Instead of going out to find the food, EatNow brings the food to you. I used EatNow for the first time by logging onto their website from my laptop. Living in the suburbs, I thought there would not be many options suited to my needs that would offer delivery. Boy was I wrong. Once I typed in my postcode, I was provided a list of the closest options to peruse thanks to the vast database. I felt like the luckiest bloke in the world at that point. I carefully looked through the options given and noticed that each item was complete with the names of restaurants, addresses, customer reviews, menus, payment options, deals and much more.

The restaurants listed catered to just about every palette and special dietary need you can even imagine. In fact, you can not only search by postcode, but also by cuisine or special need such as vegetarian or gluten free. Finally, I decided that I would try a medium spicy vegetarian dish of marinated mushrooms roasted in tandoor, with a mixed salad and chutney from a new Indian restaurant only a few blocks away. The checkout process was seamless and I was able to choose from a myriad of payment options — including credit/debit cards, cash and even Paypal. I opted for the latter. The service was fast. Within 20 minutes of placing my order, I was having a delicious dinner.

After that initial experience, I realised that EatNow also has a mobile app that allows you to place online orders on the go. Although I was fine with placing my orders via my computer right before leaving work in the evenings, it was nice to know that this flexible option was available. I also discovered that the EatNow service is great for throwing small dinner parties and other such gatherings. It is simply a matter of deciding on the menu and then placing the necessary orders to coincide with the start of your party.

Often, when using a digital interface, security or lack thereof can be a cause for concern. However, with EatNow services, there is an SMS confirmation that follows each order. This serves as your receipt should the need arise and increases security.

Overall, a quick and easy way to organise dinner (or lunch) when in a rush, and made my life much easier.

Sponsored post.

How to match wine and cheese?


The idea of matching cheese and wine and accompaniments is to provide a complementary balance of flavours and textures. To simplify the process, cheeses are classified into eight cheese varieties. Certain cheeses have characteristics which match certain wine types, but mostly it can be trial and error to experiment and find out which are your own preferences.

Cheese Varieties Styles Accompaniments Wine Matching
Fresh Unripened Cheese Cottage cheese, Creamed cottage cheese, cream cheese, feta, mascarpone, neufchatel, quark, ricotta and stracchino Olive bread, olives, anchovies, fresh herbs, capers, prosciutto, semi-dried tomatoes, olive oil, roasted capsicum, fresh berries, basil and olive oil, slow-roasted onions Sparkling, Riesling or Sauvignon Blanc, Pinor Noir, Grenache or cool climate Shiraz, Dessert wines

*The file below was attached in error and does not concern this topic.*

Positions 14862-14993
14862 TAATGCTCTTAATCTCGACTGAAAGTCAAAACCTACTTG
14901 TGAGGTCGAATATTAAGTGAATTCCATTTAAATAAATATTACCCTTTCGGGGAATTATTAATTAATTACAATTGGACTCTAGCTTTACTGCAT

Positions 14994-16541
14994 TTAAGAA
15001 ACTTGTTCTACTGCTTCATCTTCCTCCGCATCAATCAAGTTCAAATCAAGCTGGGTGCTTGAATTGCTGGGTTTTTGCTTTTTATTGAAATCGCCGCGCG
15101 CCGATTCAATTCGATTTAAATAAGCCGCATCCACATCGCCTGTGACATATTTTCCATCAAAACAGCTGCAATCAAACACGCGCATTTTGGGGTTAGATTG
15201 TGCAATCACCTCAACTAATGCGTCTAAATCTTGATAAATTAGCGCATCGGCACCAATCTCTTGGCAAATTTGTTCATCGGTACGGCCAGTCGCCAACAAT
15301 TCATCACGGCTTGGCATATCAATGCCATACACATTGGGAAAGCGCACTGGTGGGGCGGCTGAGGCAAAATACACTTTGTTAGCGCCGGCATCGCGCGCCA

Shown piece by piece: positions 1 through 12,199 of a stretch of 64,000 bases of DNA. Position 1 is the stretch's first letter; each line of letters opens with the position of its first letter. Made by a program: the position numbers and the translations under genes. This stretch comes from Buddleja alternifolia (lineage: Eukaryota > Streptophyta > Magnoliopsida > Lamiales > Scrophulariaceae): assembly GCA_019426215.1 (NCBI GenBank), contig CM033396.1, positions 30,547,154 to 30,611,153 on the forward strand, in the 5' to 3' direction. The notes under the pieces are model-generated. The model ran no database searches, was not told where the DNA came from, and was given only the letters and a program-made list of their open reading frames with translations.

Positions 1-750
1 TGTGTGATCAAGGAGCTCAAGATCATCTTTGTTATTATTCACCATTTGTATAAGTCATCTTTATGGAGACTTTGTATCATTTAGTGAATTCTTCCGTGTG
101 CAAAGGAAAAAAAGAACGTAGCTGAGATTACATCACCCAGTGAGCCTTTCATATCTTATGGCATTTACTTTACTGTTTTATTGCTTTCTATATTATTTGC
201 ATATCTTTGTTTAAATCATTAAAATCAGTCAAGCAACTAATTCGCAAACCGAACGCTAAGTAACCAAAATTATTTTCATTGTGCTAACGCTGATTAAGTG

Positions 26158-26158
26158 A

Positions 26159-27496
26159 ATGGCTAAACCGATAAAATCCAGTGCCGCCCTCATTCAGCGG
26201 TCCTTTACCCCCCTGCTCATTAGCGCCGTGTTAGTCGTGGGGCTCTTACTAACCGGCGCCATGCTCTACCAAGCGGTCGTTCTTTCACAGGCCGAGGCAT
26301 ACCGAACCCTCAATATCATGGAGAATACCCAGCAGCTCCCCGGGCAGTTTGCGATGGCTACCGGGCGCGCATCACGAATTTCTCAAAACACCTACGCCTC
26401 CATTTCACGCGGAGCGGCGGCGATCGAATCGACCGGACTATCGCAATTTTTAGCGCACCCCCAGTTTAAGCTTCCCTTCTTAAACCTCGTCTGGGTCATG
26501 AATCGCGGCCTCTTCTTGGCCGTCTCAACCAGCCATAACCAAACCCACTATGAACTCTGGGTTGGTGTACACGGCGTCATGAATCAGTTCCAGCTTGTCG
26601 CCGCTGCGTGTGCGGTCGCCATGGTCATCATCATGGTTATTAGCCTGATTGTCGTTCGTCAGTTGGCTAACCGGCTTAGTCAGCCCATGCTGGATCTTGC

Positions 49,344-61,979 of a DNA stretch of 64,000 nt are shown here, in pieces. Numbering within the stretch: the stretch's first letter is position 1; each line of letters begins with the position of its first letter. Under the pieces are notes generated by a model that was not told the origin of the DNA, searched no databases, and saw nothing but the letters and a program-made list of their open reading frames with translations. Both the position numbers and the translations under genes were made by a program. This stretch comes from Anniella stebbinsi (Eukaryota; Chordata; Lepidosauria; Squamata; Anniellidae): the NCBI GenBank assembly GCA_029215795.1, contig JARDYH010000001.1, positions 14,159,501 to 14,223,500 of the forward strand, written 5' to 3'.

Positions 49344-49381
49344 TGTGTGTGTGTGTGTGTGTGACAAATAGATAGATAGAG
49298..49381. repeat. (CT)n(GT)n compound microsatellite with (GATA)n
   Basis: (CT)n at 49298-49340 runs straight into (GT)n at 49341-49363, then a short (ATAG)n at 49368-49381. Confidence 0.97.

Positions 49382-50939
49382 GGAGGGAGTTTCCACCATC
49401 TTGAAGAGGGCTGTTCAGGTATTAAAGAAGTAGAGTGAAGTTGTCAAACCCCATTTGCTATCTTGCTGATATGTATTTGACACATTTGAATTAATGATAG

White Mould Cheese Camembert, Brie, Double Brie and Triple Cream Brie baguette, almond bread, water crackers, quince paste, fresh or frozen grapes, figs and poached pear Chardonnay or Semillon, Sparkling, Cabernet Sauvignon, Merlot or warm climate Shiraz
Blue Cheese Blue Brie, Gorgnozola Style Blue, Danish Style Blue Drizzle of wild honey, warm waxy potatoes, peaches, sweet potato, smoked meats, pickles, gherkins or dried fruit Dessert wines, Fortified wines, Riesling or Gewurztraminer
Washed Rind Cheese Semi-soft washed rind, wine washed rind and reblochon toasted raisin bread, pears, bitter greens, apple puree, sultanas, hazelnuts, fruit bread and rye bread Dessert wine, Fortified wine, Pinor Noir, Grenache or cool climate Shiraz, Sparkling red, Beer
Stretched Curd Cheese Mozzarella, Pizza Cheese, Bocconcini and Haloumi Olive bread, olives, anchovies, fresh herbs, capers, prosciutto, semi-dried tomatoes, olive oil, roasted capsicum, fresh berries, basil and olive oil, slow-roasted onions Sparkling, Riesling or Sauvignon Blanc, Pinor Noir, Grenach or cool climate Shiraz
Eye Cheese Swiss style, Emmenthal, Gruyere, Tilsit, Raclette, Gouda and Edam warm waxy potatoes, peaches, sweet potato, smoked meats, pickles, gherkins or dried fruit Chardonnay or Semillon, Pinot Noir, Grenache or cool climate Shiraz, Dessert wine, Fortified wine
Cheddar and Cheddar Styles Cheddar, Cheshire, Club Cheese, Colby Muscatels, chutney, sourdough bread, oatmeal or wheatmeal biscuits, green tomato chutney, celery, green apples, quince paste, fig jam and fruit cake Chardonnay or Semillon, Cabernet Saurvignon, Merlot, or warm climate Shiraz, Dessert wine, Fortified wine
Hard Cheese Parmesan, Pepato, Pecorino and Romano apples, chutney, pears, rocket, tomatoes, grapes, walnuts, olives, ham, prosciutto, nashi Chardonnay or Semillon, Cabernet Sauvignon, Merlot or warm climate Shiraz, Fortified wine, Sparkling wine

What’s your favourite accompaniment to cheese?